…So, the short answer is, pink is not a girls colour and only worn today as one because of the Nazis. ”

    Jill said, “Check out a costumes of the world..” and mentioned, “sex defined uniforms”. I checked and, turning to the southern hemisphere, if I may, here is a traditional man going to church in Irian Jaya. Definitely blue stamped.
    WARNING– damn near complete male nudity
    http://www.lukimpng.com/images/Baliem_Valley_-_Irian_Jaya_-_Traditional_costume.jpg

    More tradition, and I love the facial expression:

    Please forgive me if I’ve offended.

  35. Here’s an arrangement of Kahlil Gibran’s “On Children” by the wonderful acappella group Sweet Honey in the Rock.
    [audio src="http://prof.chicanas.com/es147docs/OnChildren.mp3" /]

  36. GWLM,

    I’m pretty bad at picking up on sarcasm, but I’ll hope you’re just being “ironic” again and leave it at that. :-)

    Mike,

    If my comments were the supercilious smugness to which you refer, I guess I have failed in using this imperfect medium to convey my true thoughts, and I apologize. I have not intended with my comments to demean anyone.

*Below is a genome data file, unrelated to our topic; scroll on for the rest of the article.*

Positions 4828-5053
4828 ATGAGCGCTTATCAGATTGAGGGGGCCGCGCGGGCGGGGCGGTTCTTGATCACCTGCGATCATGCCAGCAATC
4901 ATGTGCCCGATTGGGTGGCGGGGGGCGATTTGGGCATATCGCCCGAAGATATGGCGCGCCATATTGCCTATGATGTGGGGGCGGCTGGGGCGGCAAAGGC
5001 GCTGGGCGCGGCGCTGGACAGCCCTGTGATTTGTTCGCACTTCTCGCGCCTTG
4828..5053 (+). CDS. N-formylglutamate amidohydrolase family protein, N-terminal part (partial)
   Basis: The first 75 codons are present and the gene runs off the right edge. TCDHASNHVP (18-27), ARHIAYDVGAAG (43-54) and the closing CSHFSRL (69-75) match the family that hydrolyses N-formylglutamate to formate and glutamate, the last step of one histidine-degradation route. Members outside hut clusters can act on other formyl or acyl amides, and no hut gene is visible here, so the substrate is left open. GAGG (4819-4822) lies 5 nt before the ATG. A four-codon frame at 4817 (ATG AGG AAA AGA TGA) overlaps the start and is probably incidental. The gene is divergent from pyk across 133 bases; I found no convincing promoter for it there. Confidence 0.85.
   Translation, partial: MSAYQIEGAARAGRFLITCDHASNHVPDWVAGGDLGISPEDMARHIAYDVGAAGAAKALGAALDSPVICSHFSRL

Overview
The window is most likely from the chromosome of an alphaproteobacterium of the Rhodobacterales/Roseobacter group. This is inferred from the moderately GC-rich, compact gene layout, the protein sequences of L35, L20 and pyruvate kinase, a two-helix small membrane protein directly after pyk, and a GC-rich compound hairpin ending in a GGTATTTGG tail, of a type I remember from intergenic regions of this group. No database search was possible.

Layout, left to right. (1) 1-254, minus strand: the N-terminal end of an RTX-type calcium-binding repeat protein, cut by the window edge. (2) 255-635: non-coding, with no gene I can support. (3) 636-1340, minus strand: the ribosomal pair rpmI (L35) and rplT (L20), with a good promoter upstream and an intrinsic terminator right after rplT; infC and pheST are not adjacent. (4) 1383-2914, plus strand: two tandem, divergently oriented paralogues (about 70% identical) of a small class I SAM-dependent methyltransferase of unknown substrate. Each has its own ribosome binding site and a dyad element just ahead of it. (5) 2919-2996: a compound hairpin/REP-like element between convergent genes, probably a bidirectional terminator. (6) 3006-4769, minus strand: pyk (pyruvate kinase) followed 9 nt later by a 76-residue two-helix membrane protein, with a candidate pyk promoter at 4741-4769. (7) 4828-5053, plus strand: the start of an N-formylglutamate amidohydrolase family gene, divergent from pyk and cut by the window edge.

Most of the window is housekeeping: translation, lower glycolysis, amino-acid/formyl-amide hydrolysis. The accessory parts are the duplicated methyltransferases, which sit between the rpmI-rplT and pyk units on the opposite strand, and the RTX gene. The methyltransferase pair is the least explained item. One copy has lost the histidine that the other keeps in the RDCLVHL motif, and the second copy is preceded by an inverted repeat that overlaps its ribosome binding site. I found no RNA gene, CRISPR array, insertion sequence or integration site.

Now, on to your own comments. I think I have misrepresented myself in my past statements. I did not at all intend to suggest that the commenters on this blog were themselves rigidly conforming to gender stereotypes. Indeed, the opposite seems to be true. But I think commenters on this blog are an exception. From what I can tell over the last nine months or so that I’ve been following this blog, the readership (or the commentership) tends to be very well-educated liberals or staunch libertarians who enjoy learning and thinking critically about the world. As the Palin campaign has made clear, most people are not well-educated and do not enjoy learning or thinking critically about anything. So, in asserting the prevalence of narrow conceptions of gender in our society, I was referring predominantly to the masses, not the readers of this blog.